* Don't let the pretty shiny extras (that you may not really want or need) fool you. -- When they add the 16oz stainless steel thermos to the TSV package it pushes up the TSV MSRP (manufacturer suggested retain price). But it's really only a bargain if you wanted the thermos.
After checking out various vendors, my conclusion was that JL Hufford, QVC and Vitamix itself gave you the best prices (depending on what you were looking for):
* Vitamix company -- For the lowest price on a Vitamix you can trust, check out their prices for their reconditioned units. I think there are some models in the $300-350 range. Shipping is occasionally free but you will pay sales tax.
* QVC -- They have a lot of different models and a number of different TSV options throughout the year. So you have to take the time to understand the different options that they offer. There are are always features trade offs with the QVC models, but that can be a good thing. This way you are not paying for features you don't want or need. QVC has a number of great Vitamix TSVs.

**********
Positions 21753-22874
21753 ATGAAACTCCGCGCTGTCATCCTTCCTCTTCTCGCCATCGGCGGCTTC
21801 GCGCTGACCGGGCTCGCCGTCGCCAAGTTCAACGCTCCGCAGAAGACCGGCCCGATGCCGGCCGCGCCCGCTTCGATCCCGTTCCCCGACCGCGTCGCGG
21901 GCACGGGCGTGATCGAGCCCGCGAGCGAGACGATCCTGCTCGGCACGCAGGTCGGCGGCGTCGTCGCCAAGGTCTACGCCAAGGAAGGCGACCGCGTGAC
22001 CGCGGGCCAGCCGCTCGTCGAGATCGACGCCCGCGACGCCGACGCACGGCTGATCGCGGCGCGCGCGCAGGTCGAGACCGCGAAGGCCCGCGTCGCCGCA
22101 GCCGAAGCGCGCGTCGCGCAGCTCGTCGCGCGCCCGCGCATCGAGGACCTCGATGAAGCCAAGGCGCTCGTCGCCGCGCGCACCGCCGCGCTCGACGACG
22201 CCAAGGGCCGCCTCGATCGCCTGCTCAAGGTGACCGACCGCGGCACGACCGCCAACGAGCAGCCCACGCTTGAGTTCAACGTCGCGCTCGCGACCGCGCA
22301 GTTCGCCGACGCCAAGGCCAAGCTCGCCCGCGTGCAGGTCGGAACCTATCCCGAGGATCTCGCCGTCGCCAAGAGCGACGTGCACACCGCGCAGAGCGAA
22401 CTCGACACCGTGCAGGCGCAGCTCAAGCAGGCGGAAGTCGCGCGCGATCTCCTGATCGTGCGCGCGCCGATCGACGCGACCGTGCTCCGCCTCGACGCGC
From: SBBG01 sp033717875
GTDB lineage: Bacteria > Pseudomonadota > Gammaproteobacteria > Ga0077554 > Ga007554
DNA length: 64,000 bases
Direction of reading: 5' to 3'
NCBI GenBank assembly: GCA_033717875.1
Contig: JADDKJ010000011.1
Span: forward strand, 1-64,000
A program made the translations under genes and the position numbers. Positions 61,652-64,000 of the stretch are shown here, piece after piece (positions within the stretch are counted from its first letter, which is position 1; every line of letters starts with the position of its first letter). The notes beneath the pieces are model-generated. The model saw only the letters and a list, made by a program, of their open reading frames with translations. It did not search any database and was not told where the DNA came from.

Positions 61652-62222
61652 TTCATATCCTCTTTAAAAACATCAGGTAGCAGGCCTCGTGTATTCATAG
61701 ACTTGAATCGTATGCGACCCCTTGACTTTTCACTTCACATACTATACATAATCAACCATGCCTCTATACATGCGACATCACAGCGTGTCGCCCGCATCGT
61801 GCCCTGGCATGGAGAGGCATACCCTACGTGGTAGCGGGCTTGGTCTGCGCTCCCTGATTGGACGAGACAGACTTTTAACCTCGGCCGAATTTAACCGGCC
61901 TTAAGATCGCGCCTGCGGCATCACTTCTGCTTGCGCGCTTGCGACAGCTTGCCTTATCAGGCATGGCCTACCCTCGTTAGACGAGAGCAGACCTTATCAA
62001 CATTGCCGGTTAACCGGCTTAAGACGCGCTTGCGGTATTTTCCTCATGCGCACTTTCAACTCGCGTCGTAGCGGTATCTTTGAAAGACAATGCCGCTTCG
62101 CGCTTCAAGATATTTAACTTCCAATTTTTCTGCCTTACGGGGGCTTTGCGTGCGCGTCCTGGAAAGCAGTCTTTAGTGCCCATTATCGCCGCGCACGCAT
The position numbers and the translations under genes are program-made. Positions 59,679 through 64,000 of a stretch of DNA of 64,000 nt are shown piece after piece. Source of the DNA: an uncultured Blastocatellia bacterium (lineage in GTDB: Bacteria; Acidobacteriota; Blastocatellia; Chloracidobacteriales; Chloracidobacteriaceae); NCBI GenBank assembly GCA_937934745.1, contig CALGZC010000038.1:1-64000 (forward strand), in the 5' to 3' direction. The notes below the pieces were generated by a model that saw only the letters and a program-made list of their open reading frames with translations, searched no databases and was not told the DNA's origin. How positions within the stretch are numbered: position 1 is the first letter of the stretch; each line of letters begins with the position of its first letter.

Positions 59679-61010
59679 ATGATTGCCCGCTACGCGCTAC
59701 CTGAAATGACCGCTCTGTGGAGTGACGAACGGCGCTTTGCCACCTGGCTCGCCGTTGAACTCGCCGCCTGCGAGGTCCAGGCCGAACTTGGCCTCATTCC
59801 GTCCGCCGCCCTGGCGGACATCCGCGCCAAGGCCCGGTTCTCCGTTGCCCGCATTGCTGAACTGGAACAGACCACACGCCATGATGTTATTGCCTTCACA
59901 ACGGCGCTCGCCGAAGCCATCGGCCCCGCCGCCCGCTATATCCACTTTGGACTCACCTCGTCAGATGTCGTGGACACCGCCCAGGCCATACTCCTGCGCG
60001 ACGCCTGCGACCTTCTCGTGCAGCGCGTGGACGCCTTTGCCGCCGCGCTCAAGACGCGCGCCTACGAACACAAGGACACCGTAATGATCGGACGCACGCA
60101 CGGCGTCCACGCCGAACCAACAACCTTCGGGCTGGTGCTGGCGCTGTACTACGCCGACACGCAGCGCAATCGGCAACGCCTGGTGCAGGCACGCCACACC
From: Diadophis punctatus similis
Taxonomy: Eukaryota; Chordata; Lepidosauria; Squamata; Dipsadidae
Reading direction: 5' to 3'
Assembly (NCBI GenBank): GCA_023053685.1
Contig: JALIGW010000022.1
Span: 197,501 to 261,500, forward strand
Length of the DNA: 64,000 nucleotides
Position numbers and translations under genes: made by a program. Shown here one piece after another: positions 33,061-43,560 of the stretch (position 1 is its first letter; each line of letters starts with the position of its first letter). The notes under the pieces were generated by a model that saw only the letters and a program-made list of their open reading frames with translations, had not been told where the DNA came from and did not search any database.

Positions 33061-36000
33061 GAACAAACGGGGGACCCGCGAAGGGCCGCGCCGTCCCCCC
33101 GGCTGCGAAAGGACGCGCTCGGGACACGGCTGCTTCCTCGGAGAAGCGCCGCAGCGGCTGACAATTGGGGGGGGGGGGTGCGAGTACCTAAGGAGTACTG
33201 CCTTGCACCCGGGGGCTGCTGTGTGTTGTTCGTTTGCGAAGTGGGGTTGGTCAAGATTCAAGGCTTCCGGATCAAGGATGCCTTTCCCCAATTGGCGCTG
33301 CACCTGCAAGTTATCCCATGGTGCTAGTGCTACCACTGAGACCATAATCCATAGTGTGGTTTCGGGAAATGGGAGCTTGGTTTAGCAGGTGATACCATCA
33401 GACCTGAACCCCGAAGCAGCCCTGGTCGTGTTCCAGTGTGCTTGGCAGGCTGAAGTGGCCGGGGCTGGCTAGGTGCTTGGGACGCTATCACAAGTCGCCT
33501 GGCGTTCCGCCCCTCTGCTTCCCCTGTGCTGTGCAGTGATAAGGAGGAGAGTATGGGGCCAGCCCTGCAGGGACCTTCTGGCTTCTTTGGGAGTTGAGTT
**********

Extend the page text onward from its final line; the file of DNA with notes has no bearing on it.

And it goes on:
* JL Hufford -- They are a brick and mortar store that has an online presence. They don't have all the bells and whistles of QVC but they offer some of the best prices. Almost two years ago, I was able to search out one of their discount options online (it takes a little searching) and purchased my Vitamix Pro 750 with both blenders for a total of $629 (no tax, and free shipping).
Well that's about all I can think of. I hope this information helps.
08-20-2015 07:33 PM - edited 08-20-2015 07:36 PM
VITAMIX -- three basic design product lines
Classic Series (C-Series) -- This was the original Vitamix series. It's taller, so it frequently doesn't fit under the kitchen counter.
New Generation Series (G-series) -- This line was created maybe three years ago. It was specifically designed so that it would fit under a standard kitchen cabinet. -- My top of the line Vitamix Pro 750 is in this series.
Personal Series (S-Series) -- I think of this as the Solo series (Vitamix of one person). I think this series was created so that Vitamix could better compete with the Ninja and NutraBullet personal blenders. -- The S-Series is not as powerful as the full size Vitamixes and I don't know how this affects it's ability to emulsify veggies. At the very least, I'm guessing that the blend time is longer.